• admin October 19, 2015 at 11:11 am

      Hi, Calvin! Thanks for the comment. Courage, my friend. It will get better. When I’ve been in my moments of depression and anxiety I’ve found the best thing for me is to actually do something. Of course, that’s easier said than done because when you’re depressed taking action is THE LAST thing on your mind. Email me. Let’s talk.

  3. Joe Prior November 27, 2016 at 10:08 pm

    I’ve been enjoying your podcasts immensely and just found your website. The headline of this post intrigues me enough to want to respond because I’m afraid I don’t entirely agree with your professor. But the idea scares me so I hope this doesn’t come across over the top but here we go.

    It seems to me that a musician can bolster his sense of human achievement by comparing himself to others. One way to do this is to reflect on past struggle and name it a necessity to success. And then to uphold it as a gate, and himself the advocated gatekeeper through which a boy-composer becomes a man-composer. Being a jazz pianist I’ve heard some say you can’t play the blues without having been down and out and have an ex-girlfriend, such and such. But haven’t we all had deep experiences and circumstances in our lives no matter how old we are, that affect us deeply? Is it too much to say that someone’s music is not going to appeal to an audience because it is too happy? I do not go out looking for misery and it still tries to find me.

    It is generally agreed that by going through significant mental challenges we can be rewarded with a great art. Many composers have advocated that their art is better because of struggle. One is the path of Berlioz, when he subverted his feelings of love into his effulgent musical compositions. Or in fiction, when Batman supposedly becomes a better man by learning from the shadows and the darkness which teach him Ninjutsu, and then in turn destroys them (ironically). I think the struggle was a byproduct of getting through the dirt to the diamond. But you do not set out looking for dirt.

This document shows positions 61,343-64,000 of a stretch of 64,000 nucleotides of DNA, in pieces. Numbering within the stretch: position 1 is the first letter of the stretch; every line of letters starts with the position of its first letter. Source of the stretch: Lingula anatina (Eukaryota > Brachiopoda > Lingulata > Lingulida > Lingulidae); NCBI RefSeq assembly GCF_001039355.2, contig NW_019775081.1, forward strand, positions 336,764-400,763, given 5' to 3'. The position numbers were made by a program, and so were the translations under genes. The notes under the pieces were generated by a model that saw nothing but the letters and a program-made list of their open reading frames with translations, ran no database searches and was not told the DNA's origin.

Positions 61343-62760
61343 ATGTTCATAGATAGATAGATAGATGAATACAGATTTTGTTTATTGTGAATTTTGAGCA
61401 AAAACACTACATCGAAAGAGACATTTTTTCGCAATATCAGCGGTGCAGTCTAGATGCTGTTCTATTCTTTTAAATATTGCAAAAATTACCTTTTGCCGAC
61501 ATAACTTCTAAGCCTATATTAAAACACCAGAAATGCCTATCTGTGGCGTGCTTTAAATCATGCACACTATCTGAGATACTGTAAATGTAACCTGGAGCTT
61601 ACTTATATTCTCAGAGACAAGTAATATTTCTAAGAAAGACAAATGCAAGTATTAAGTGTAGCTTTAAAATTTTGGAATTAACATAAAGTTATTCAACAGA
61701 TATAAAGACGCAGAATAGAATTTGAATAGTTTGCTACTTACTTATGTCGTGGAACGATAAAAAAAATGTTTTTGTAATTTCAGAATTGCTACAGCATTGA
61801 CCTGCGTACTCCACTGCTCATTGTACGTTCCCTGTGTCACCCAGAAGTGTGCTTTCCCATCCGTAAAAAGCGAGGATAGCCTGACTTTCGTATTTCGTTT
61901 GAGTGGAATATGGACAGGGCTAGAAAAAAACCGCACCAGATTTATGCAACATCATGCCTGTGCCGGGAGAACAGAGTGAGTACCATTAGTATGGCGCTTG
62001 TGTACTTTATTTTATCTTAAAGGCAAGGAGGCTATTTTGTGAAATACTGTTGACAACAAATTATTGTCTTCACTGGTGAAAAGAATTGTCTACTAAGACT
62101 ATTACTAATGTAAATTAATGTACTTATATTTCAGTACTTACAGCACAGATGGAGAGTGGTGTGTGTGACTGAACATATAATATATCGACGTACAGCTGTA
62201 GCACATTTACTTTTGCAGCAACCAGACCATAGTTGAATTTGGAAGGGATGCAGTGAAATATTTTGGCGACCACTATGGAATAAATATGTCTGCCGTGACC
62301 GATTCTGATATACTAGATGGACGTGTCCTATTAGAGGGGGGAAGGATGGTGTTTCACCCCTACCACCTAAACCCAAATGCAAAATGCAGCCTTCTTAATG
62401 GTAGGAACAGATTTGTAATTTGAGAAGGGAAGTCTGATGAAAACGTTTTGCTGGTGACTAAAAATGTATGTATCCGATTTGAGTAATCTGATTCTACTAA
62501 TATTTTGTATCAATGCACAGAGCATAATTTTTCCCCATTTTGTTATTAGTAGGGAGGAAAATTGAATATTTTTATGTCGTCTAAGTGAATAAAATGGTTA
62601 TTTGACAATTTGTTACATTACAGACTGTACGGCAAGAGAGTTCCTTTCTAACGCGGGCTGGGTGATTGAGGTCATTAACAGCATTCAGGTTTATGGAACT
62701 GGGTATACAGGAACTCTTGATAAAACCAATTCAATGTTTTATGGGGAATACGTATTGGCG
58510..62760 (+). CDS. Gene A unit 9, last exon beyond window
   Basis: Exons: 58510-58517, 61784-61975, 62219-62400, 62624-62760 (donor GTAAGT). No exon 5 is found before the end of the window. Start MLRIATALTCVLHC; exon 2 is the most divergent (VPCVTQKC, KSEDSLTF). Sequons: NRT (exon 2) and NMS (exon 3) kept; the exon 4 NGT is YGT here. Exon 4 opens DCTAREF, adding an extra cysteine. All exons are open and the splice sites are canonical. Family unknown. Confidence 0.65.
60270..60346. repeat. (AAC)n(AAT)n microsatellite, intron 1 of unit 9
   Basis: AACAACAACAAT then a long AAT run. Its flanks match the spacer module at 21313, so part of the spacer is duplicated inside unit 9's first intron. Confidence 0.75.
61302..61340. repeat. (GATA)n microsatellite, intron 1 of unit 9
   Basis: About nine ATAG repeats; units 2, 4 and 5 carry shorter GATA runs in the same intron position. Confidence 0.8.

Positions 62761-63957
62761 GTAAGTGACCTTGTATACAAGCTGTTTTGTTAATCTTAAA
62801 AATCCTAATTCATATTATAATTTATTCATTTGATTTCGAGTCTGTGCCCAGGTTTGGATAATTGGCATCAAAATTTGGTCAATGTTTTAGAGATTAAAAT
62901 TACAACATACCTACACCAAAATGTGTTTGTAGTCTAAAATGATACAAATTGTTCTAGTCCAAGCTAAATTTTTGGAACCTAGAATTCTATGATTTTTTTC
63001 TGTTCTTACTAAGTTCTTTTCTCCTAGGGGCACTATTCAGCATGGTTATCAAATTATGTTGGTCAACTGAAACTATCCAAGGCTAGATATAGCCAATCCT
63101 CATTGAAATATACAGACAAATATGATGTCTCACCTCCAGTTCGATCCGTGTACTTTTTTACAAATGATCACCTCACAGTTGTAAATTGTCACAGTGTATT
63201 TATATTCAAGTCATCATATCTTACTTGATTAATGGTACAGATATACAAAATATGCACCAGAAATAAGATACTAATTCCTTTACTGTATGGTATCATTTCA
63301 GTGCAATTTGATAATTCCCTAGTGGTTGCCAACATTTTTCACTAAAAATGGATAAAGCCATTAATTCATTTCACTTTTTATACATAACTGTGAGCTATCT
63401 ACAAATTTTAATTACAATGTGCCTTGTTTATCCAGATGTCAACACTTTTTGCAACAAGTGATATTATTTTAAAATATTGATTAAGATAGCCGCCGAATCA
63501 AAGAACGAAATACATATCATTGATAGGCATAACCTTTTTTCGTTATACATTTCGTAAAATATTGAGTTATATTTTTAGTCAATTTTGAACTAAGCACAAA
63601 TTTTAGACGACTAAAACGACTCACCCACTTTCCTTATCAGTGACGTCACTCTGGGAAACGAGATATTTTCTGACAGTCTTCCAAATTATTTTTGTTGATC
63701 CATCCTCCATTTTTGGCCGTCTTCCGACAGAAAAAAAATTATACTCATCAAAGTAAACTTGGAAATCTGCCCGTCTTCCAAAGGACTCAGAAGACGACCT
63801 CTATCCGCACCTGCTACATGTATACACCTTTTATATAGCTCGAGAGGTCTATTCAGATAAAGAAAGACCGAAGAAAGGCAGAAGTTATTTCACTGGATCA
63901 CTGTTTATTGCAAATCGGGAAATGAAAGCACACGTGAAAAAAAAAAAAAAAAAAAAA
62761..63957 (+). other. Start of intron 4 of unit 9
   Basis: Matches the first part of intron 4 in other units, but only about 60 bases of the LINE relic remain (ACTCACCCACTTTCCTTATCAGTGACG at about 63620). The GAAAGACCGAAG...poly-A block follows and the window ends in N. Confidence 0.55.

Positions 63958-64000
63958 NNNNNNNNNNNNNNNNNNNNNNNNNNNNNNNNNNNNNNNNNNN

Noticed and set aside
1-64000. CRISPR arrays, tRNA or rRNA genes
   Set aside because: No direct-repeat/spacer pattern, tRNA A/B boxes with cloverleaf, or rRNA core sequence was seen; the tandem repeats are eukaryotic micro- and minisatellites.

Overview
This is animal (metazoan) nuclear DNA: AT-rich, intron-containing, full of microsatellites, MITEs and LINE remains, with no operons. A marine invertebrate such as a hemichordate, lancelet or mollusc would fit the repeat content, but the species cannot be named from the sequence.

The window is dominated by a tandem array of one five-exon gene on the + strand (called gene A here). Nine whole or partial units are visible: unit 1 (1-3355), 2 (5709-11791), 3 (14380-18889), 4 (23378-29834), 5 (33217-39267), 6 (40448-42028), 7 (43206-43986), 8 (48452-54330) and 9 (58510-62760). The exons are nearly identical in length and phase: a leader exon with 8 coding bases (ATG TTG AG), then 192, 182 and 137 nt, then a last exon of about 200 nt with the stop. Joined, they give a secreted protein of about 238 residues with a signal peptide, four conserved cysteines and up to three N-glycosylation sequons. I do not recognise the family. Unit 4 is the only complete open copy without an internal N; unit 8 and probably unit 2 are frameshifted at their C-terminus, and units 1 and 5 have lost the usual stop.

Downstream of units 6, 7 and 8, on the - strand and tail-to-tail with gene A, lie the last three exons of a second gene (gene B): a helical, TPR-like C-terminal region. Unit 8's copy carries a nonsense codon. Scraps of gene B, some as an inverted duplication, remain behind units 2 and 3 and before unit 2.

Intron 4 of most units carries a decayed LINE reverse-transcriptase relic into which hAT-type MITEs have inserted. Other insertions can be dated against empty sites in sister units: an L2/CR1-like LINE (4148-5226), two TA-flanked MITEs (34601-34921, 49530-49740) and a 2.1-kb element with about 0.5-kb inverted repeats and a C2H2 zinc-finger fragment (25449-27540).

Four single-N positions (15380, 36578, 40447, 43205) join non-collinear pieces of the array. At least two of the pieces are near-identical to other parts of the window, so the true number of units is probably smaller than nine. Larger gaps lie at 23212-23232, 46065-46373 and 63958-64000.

But I don’t think one can expect to benefit from struggle itself, if without a reward. By advocating for your body and symptoms to tell you what is true about your art, you let it control both. But matter is not a vestibule which holds truth. I think that when we ask our life circumstances to control us, we do not get that power back in any surplus form.

    As Calvin noted, I too find it difficult to create when under a mental cloud.

    Thank you for cultivating so many thoughts on composing and careers!

    • Garrett November 28, 2016 at 11:09 pm

      Hi, Joe! Thanks for the thoughtful comment. You’re right. It’s about diamonds and not dirt. I think, though, many people (myself included) struggle to keep the hope up while feeling buried in the dirt. Thank you for listening to the show!

  4. Wu Jinghang December 5, 2016 at 9:52 am

    Yes, I would think that being through the depths of emotions would enable a person to write more compelling music. In fact, the music is best expressed when a person is in the episode itself. Personally, when I was in depression in secondary school, I created a lot of sad music to express myself. Something that I think I cannot do now anymore.

    Life is rather smooth for me now, and I have a strong feeling that it will get even better in future. Much as I want to be happy, and have always been working towards this goal my whole life, I do not want to lose the depth in my piano improvisations and compositions.

    I can try to write music that are more upbeat and happier with my new experiences. But I would feel that the previous level of depth and sincerity (such as pouring my heart out in the music) would have been lost.

    • Garrett December 7, 2016 at 4:25 pm

      I’m glad things are going well for you! I do think it’s important for us to be honest with ourselves about where we are and what we’re dealing with. Correspondingly, I think our music should reflect that honesty. That’s not to say that people who have never experienced depression aren’t able to write moving, deep, and even dark works; or those who are currently depressed aren’t able to write uplifting and cheerful music.

      Thank you for your thoughts!

Comments are closed.